Dawn Strait arrived at Fivay High School in Hudson about an hour after Pasco County opened its hurricane evacuation shelters on Tuesday.
Living in a Port Richey trailer park on the west side of U.S. 19, Strait said she didn’t want to wait and see what Hurricane Idalia might bring her way.
So she packed up her car with her suitcase, air mattress, snacks and her mini Australian shepherd, Gunner, and headed someplace she knew to offer safe haven.
“We were here last year and they took good care of us,” Strait said, as she loaded a cart with her belongings to take inside. “All my neighbors are evacuating. It does flood in there in the streets when we have a lot of rain.”
Officials in Hillsborough, Pasco and Pinellas counties encouraged all residents in coastal and low-lying areas to leave their homes as the storm intensified in the Gulf of Mexico and headed toward Florida’s west coast. They ordered mandatory evacuations and opened several shelters in schools, which canceled classes to host people fleeing the storm.
Early turnout at the sites, which had space for thousands, was sparse Tuesday morning.
About 250 people had filtered into shelters by early afternoon in Hillsborough County, where officials said they have room for 20,000 people. By that time, Pinellas shelters had welcomed about 1,300 evacuees and Pasco about 100, along with a dozen pets.
The current census is a “rather low number,” said Hillsborough County Sheriff Chad Chronister, “but that’s good because I think people are taking advantage of other places to go versus the last resort and go to a shelter.”
Officials predicted the pace might pick up later Tuesday, as the first bands of rain and wind arrive. A year ago, some of the same locations welcomed hundreds of residents escaping Hurricane Ian.
If Idalia’s track shifts farther away from Tampa Bay, they said, the numbers might not increase too much.
In the meantime, they worked to ensure that the few who were showing up were treated well.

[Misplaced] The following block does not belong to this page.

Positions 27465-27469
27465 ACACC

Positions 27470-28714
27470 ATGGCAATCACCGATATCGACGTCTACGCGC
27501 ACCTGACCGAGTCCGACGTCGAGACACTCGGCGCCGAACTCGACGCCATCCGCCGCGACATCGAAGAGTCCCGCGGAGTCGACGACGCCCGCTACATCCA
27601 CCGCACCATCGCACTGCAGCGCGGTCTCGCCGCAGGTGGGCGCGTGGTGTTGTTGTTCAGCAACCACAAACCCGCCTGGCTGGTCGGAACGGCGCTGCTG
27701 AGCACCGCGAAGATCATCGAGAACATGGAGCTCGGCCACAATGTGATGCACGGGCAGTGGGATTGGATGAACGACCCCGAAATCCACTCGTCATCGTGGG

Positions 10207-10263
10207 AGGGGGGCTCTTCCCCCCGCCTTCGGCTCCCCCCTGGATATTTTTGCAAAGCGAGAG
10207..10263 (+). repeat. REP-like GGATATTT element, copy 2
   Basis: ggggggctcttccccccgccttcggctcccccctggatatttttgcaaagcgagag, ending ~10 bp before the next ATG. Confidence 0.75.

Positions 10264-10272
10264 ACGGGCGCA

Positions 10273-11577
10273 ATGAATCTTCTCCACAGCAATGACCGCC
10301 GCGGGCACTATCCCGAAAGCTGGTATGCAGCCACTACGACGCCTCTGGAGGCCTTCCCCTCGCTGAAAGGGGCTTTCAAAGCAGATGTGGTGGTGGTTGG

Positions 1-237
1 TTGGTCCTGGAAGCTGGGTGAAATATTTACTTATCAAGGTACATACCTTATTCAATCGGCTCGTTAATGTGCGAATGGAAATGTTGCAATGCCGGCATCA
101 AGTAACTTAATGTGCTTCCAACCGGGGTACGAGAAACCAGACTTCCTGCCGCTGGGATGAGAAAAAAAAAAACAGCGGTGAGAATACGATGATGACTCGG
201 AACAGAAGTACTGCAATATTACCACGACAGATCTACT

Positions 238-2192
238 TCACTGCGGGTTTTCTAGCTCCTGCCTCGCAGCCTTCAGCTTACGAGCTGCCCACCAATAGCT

Jeffrey Huggins greeted a mother entering Pizzo K-8 School, one of 10 shelters in Hillsborough County. ”Welcome back,” he said.
It could be under better circumstances, he said, but Huggins, who works for the county’s library system and has managed shelters through three major storms, enjoyed seeing familiar faces.
”Over the course of a few days, you get to know people,” he said.
Shelters are last resorts, he said, adding that they are “not a resort.”
But for a few days, the 5-by-4-foot space each person is allotted and cafeteria meals could be a lifeline. The shelter doesn’t turn anyone away, he said.
”There’s a really neat human aspect to doing all this,” Huggins said. “We go about living our day-to-day lives and things happen, political or whatever, people get annoyed. But people kind of pull together for this.”
No matter where they come from.
Star Kinnee, 21, showed up at Middleton High in Tampa just four days after arriving from California.
”I left California right after there was a storm,” she said. “I came here, there’s a storm. I feel like it’s following me.”
Fivay High Principal Erik Hermansen, who oversaw the school’s shelter, agreed that communities can set aside their differences in times of need. In addition to educating children, he noted, the schools have a broader role that has included sheltering during storms and providing meals during the pandemic.
County and school district workers who could be taking care of personal business volunteered to staff the shelters. And over the years of doing so, they’ve learned how to keep things running smoothly for those who need the services.
At Fivay, that has meant things such as keeping the television tuned to the news and keeping the coffee flowing day and night.
“I want to make sure they’re taken care of,” Hermansen said of the evacuees. “That’s what this is all about.”
Justin McDonough, who lives in the Jasmine Estates community of Pasco, said he appreciated the effort.
Staying in his flood-prone neighborhood was “not an option,” McDonough said. “When you hear 100 mph winds, that’s nothing to take lightly. You’ve got to get into a solid structure.”
The shelters provide that safety to people who might have nowhere else to go, he said. “It’s a godsend.”
Times Staff Writer C.T. Bowen contributed to this report.
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